Blood Song in Hungarian is….


Love the cover art. Nice to see new versions and translations not mimicking the original covers

Originally posted on :

…’A Ver Enneke’. I know this thanks to the good folks at Fumax Kiado who are currently printing the Hungarian version with an excellent all new cover by artist Kira Santa. Very happy to see they chose one of my favourite scenes to illustrate. Also, many thanks to my Hungarian translator Kalman Matolcsy for all his hard work on this project.


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Traitor’s Blade Sebastian De Castell


Falcio is the first Cantor of the Greatcoats. Trained in the fighting arts and the laws of Tristia, the Greatcoats are travelling Magisters upholding King’s Law. They are heroes. Or at least they were, until they stood aside while the Dukes took the kingdom, and impaled their King’s head on a spike.

Now Tristia is on the verge of collapse and the barbarians are sniffing at the borders. The Dukes bring chaos to the land, while the Greatcoats are scattered far and wide, reviled as traitors, their legendary coats in tatters.

All they have left are the promises they made to King Paelis, to carry out one final mission. But if they have any hope of fulfilling the King’s dream, the divided Greatcoats must reunite, or they will also have to stand aside as they watch their world burn…


This book is the first part of a series based around the Greatcoats.

Traitor’s Blade is fantastic book which I highly recommend . From a good start the book gets better and better as it progresses
I expected a swash buckler with some fun but the book is so much more than that. The book is a lot darker and grittier than I thought it would be.

It gets quite violent and graphic in parts but these fit the plot well.
The main character and narrator, Falcio is a fantastic character and the goings on in his head keep the story moving fantastically. The villains are suitably dark and interesting in their own way.

The author builds up a fantastic web of a plot which unfolds to a brilliantly twisted ending.

What really marked this out for me though was the various fight and duel scenes involving Falcio.
De Castell choreographs them brilliantly laying out both the elegance and the violence of each occasion. You can feel the movement and get drawn right in.
By the end you cannot help but want to be one of the Greatcoats.

Definitely one of the books of the year. The sequel cannot come quick enough.

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The City’s Son Read Through Week 5 Chapter 17 -20 for @jofletcherbooks


Thank you to Jo Fletcher Books for allowing me to contribute to The City’s Son read along.

Quick recap of where the story is so far

Beth has left the London she knows, following trouble at school and has been drawn into a London she never knew existed by a chance meeting with Fillius Viae, the Son of the Streets.

Fillius’ Mother is the Lady of the streets and has been missing since he was a baby.

Beth discovers the city is under threat from Reach, the Crane King and Fillius prepares for his mothers return in the hope that she can stop him.

He and Beth are trying to recruit an army of the various fantastical beings spread across London.

Meanwhile Beth’s friend Pen (who Beth thinks betrayed her) and Beth’s emotionally destroyed father are preparing to search the city for her.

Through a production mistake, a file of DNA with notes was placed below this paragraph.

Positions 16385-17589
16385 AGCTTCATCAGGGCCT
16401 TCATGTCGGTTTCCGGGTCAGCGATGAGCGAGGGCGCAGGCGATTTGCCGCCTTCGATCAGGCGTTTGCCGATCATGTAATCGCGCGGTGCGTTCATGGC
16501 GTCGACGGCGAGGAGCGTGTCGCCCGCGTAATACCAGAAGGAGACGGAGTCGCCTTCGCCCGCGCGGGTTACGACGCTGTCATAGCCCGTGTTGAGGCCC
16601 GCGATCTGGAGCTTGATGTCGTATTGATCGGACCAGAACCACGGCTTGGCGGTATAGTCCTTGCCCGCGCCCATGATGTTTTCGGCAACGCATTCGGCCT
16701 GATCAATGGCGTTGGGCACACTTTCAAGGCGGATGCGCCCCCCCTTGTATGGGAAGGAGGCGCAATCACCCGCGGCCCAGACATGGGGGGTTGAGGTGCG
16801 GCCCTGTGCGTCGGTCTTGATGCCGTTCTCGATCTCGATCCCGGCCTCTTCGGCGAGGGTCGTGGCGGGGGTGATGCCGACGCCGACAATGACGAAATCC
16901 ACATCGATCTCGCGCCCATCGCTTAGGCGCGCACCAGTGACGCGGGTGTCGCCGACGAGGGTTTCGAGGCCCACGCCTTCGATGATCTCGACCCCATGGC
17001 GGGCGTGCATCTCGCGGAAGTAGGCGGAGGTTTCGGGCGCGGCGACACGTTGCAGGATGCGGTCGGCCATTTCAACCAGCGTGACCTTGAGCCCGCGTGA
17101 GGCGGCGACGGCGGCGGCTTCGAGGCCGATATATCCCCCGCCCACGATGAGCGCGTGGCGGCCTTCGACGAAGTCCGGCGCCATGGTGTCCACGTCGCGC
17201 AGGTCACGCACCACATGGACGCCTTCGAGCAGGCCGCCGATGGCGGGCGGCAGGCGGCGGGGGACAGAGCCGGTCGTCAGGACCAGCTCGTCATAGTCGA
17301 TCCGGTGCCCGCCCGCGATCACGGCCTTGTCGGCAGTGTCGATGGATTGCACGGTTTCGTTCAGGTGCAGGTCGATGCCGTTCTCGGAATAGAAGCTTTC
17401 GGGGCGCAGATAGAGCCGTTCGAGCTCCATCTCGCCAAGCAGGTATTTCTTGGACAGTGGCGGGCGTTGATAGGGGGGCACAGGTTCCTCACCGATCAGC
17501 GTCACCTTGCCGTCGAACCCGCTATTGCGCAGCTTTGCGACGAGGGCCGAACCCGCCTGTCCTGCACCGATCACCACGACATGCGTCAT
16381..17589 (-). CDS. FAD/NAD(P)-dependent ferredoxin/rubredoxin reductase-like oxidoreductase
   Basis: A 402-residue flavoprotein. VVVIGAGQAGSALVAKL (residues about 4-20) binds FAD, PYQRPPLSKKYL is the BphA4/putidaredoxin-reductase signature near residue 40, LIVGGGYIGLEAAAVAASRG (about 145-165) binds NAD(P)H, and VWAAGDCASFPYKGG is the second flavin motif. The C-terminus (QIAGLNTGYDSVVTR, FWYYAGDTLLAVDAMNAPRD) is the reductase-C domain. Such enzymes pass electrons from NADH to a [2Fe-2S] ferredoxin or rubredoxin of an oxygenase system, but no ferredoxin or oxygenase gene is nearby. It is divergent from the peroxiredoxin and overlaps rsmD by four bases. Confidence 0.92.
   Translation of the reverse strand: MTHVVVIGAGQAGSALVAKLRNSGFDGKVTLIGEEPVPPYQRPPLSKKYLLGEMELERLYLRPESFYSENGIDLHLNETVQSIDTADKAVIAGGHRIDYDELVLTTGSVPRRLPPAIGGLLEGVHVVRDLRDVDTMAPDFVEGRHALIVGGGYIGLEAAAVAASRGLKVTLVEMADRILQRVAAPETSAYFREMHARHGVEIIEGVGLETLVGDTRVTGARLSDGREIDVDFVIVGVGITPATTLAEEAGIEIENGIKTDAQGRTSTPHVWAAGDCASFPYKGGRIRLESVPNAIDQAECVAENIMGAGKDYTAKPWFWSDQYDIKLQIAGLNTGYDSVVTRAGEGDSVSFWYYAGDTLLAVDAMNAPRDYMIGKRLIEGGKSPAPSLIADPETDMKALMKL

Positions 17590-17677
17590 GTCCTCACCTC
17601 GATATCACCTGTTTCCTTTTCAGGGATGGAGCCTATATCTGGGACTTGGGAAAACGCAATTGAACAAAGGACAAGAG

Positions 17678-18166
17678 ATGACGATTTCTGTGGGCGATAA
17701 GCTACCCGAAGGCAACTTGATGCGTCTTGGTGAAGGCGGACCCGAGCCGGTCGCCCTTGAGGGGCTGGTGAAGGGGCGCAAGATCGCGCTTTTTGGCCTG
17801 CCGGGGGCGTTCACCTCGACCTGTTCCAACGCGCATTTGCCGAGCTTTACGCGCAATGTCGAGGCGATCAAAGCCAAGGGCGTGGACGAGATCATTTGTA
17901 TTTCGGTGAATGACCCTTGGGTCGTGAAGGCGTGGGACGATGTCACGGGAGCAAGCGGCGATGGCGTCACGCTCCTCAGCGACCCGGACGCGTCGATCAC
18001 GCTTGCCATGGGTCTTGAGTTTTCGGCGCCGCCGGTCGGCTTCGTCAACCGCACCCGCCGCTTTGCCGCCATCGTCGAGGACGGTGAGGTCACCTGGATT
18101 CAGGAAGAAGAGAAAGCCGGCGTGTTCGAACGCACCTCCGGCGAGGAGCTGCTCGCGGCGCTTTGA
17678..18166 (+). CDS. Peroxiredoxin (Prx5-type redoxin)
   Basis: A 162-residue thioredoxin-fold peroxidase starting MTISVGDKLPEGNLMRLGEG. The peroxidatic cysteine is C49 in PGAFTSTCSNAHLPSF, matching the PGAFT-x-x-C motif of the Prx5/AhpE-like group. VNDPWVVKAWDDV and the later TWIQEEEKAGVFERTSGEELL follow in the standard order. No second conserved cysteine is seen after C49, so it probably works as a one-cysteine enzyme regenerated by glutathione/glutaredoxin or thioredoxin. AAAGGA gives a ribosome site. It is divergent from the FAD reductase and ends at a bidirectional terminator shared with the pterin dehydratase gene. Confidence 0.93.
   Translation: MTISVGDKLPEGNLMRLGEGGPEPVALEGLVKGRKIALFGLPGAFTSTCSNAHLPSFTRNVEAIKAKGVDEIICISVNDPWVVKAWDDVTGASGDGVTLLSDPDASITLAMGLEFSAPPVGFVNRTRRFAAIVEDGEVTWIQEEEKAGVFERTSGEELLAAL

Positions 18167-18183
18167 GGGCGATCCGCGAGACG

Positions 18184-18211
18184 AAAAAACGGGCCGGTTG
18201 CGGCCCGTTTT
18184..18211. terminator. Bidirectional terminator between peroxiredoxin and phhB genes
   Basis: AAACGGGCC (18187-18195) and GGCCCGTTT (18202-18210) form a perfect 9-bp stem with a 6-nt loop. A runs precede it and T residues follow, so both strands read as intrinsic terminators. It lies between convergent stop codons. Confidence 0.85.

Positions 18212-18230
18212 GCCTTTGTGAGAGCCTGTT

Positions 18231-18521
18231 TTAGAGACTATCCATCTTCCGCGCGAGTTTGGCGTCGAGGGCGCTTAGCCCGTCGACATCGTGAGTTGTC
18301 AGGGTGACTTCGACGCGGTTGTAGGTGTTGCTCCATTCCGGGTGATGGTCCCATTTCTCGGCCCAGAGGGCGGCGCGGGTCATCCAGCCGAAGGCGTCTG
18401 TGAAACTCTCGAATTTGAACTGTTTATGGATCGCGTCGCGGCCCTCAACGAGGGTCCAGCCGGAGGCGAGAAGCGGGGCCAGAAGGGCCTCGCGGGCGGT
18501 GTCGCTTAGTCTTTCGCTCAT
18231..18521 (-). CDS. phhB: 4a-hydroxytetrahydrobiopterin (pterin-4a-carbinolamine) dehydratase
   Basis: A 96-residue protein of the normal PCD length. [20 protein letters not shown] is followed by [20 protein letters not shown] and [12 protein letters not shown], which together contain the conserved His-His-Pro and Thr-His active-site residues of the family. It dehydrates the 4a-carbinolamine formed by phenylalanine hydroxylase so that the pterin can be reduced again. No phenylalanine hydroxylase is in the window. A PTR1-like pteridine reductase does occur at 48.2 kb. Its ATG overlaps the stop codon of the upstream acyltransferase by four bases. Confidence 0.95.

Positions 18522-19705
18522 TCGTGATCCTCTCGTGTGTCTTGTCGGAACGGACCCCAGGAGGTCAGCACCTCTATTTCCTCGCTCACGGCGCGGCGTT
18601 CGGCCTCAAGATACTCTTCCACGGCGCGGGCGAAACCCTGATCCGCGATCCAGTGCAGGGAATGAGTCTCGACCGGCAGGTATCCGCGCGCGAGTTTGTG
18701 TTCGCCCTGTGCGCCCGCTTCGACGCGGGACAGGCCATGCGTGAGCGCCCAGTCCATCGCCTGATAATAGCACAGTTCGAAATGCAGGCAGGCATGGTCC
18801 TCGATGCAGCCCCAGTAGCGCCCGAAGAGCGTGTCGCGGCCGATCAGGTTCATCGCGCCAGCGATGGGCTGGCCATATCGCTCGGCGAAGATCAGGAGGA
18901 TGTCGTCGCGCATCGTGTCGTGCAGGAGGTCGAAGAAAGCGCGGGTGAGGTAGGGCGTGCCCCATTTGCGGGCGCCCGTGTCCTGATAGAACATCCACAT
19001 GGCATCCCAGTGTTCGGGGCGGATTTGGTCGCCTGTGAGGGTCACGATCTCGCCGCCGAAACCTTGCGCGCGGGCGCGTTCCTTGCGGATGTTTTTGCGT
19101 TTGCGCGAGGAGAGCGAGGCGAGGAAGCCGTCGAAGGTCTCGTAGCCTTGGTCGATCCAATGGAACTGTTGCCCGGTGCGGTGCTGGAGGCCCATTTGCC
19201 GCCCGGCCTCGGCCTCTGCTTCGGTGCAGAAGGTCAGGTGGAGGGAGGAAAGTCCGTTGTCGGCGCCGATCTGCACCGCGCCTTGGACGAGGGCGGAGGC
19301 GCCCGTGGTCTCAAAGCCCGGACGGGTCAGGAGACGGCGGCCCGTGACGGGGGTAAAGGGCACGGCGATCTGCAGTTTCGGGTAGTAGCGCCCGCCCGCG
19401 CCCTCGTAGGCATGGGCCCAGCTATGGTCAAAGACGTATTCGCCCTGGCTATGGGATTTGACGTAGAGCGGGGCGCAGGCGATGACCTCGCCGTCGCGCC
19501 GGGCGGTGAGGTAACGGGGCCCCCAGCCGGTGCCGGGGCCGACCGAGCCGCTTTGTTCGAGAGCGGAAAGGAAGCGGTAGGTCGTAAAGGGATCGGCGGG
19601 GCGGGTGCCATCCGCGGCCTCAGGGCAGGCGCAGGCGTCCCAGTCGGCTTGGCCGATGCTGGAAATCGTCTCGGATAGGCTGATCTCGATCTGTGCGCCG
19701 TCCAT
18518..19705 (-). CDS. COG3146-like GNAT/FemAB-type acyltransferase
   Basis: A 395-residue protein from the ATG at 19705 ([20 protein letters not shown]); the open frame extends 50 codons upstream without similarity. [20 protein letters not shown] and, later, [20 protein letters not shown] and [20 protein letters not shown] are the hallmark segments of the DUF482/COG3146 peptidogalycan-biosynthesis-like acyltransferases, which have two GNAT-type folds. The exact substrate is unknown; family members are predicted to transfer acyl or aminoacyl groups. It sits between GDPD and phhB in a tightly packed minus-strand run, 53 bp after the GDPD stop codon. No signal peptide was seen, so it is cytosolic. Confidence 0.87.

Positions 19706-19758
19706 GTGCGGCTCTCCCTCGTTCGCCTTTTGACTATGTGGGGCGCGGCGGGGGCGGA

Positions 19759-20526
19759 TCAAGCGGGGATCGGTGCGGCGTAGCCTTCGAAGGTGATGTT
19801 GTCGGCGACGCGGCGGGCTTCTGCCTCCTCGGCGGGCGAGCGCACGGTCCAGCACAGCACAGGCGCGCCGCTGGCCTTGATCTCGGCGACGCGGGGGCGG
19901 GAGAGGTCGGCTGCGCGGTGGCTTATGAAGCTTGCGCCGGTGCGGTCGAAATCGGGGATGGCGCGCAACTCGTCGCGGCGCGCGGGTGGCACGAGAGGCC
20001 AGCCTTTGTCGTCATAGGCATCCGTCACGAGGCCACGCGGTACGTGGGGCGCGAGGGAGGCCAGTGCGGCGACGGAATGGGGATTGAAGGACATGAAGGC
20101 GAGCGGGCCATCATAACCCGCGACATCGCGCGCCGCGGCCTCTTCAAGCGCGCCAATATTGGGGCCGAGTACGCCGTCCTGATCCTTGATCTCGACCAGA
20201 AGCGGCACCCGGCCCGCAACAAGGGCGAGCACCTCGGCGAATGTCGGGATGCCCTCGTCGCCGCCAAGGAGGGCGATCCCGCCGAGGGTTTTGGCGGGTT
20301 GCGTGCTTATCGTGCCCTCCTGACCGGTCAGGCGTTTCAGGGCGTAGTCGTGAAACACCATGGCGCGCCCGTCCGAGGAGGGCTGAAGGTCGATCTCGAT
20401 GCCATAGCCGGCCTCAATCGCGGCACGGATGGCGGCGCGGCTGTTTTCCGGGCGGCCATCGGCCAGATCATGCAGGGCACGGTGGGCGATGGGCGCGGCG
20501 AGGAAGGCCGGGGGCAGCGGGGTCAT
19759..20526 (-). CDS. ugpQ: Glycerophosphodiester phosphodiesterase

In chapters 17 -20 Fillius and Beth continue their recruitment drive, while Pen and Mr Bradley set out to find Beth.

Both take a major twist.

Ch 17

Here we get an insight into Beth’s father. He is a man who has become emotionally crippled by the loss of his wife. He doesn’t know how to deal with Beth so hasn’t tried. He has closed himself off completely to the point where he has no photos of his daughter which could be used for the search.

His state goes some way to explaining Beth’s rebellious streak at school and her reliance on Pen.

Pen has little sympathy for Mr Bradley felling he didn’t try hard enough to connect with Beth.

So a wreck of a man and a girl with little respect for him set off on the search and come across the sight of a recent massacre of sodiumites.

Here things speed up and Mr Bradley is attacked by the Wire Mistress, Reaches terrifying minion.

He is saved by a combination of Beth and the intervention of Electra looking for revenge for her family destroyed recently.

Tragically Pen is then taken and in one of the more terrifying aspects of the book is imprisoned within the Wire Mistress to become her puppet.  Blood and agony colour her existence from this point on.

The chapter finishes with a helpless Mr Bradley feeling like he’s let someone else down and lost another girl.

Something clicks inside him and the start of a potential redemption begin as he realises Beth is in a very different London.

Ch 18

After the failure to recruit the Pavement priests we now come across one of their number, Petris.

The main feeling throughout this chapter is one of fear.

This is compounded by Petris constant reminder that he has nothing to fear, then remembering why he’s afraid. His loyalty to Fillius has made him face up to his fears by firstly going against the other Pavement priests and secondly seeking out protection for the boy no matter how much the source scares him.

Petris stands out, for me, as a brave character despite all the fear, as he faces it to help Fillius.

Sadly it comes to nothing.

We get introduced to Johnny Naptha, a sort of leader of the Chemical Synod mentioned earlier in the book. The Chemical Synod come to play an important role in the series but is a fearful group to deal with. Petris is aware of the role they play in the imprisonment within stone that he suffers.